Science

Using Light To Fight Bacteria May Be Solution To Drug-Resistant Strains

Using Light To Fight Bacteria
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Ultraviolet Germicidal irradiation is using light to fight bacteria, and the market will triple in size between 2013 and 2023.

Using Light To Fight Bacteria

Ultraviolet germicidal irradiation is a booming market that is expected to grow to $430 million by 2023, and the growth doesn’t show any sign of slowing down. There are a variety of ways in which we can be using light to fight bacteria, with applications ranging from Hospitals and food packers to general workplaces looking to decrease contamination.

One of the benefits of using light to fight bacteria is the fact that it can attack bacteria and viruses in a multiple of areas – disinfecting air, water, and surfaces. Surface disenfection is still a bit limited, but overall this ultraviolet germicidal irradiation is one of the top options for killing germs and leaving areas disinfected.

Air Contamination

Contamination of air by microbial pollutants is starting to become more and more recognized as a public health issue. While there may not have been any major changes in the amount of microbial presence, our advancement and study as a scientific community has shown that it is a major issue that needs to be addressed.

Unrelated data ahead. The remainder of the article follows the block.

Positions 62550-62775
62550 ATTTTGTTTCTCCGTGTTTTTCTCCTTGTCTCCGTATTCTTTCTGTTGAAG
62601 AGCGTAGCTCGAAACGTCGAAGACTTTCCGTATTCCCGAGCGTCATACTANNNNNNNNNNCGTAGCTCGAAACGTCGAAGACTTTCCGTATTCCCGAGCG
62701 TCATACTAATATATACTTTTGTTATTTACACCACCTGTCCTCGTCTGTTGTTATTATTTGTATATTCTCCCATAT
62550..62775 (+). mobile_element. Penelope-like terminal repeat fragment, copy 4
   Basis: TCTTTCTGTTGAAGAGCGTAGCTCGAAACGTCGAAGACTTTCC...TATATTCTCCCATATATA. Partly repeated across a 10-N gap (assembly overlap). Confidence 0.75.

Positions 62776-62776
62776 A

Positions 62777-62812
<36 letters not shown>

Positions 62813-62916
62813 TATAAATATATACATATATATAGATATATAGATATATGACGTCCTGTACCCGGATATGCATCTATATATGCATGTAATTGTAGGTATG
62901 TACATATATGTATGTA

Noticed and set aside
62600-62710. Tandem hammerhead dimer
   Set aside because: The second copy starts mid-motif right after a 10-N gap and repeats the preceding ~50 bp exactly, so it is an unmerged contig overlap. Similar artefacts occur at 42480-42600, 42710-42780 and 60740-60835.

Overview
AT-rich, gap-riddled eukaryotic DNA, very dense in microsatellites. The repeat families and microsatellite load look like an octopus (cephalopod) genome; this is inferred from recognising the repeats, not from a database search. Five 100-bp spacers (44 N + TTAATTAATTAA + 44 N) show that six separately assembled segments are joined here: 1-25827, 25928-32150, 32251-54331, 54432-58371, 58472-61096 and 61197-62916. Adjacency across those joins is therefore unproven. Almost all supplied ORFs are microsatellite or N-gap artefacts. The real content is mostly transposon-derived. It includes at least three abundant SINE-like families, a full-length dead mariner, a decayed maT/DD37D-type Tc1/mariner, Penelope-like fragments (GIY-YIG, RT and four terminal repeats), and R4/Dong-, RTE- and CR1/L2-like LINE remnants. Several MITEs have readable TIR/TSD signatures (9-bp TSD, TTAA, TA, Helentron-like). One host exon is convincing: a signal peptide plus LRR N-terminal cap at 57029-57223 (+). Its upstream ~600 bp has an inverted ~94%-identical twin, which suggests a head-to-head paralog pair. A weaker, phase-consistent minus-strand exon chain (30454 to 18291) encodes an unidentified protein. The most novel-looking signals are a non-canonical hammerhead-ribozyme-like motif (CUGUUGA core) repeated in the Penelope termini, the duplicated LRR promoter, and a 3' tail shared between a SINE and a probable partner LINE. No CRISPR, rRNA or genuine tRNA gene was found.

Using light to fight bacteria isn’t a perfect solution, but the fact that the market is growing so rapidly speaks to the fact that there is a demand for these solutions to this mounting problem.

UVGI is being used in order to combat bacteria, viruses, and fungi. These microorganisms are often contained in droplets in the air, and can cause issues ranging from minor allergies to serious diseases. Patients who are sensitive to these microbial interferences complain of symptoms including fatigue, nausea, headaches, congestion, and eye irritation.

Using light to fight bacteria has been around as a concept for quite some time, and it appears as if it’s being applied more and more in a variety of environments as we move further into 2018.

How It Works

UVGI uses short-wavelength ultraviolet light in order to kill these microorganisms by destroying their nucleic acids and disruption their DNA. As DNA is vital to being able to perform basic functions, negatively affecting it renders these harmful agents useless and makes this ultraviolet treatment one of the most effective for sterilizing an area.

The effects of ultraviolet light were demonstrated by Robert Koch as early as 1890, and our knowledge of the technology has only continued to grow since then. The rise of antibiotics and vaccination programs has led to decreased interest int he technology, but the resurgence of drug-resistant strains has once again brought the idea of using light to fight bacteria to the forefront.

Ultraviolet light has wide-ranging applications and is needed once again in order to protect against these drug-resistant strains. When we can’t kill the organisms by normal means, it remains a viable line of defense to protect hospitals, workplaces, and even our food from dangerous contamination.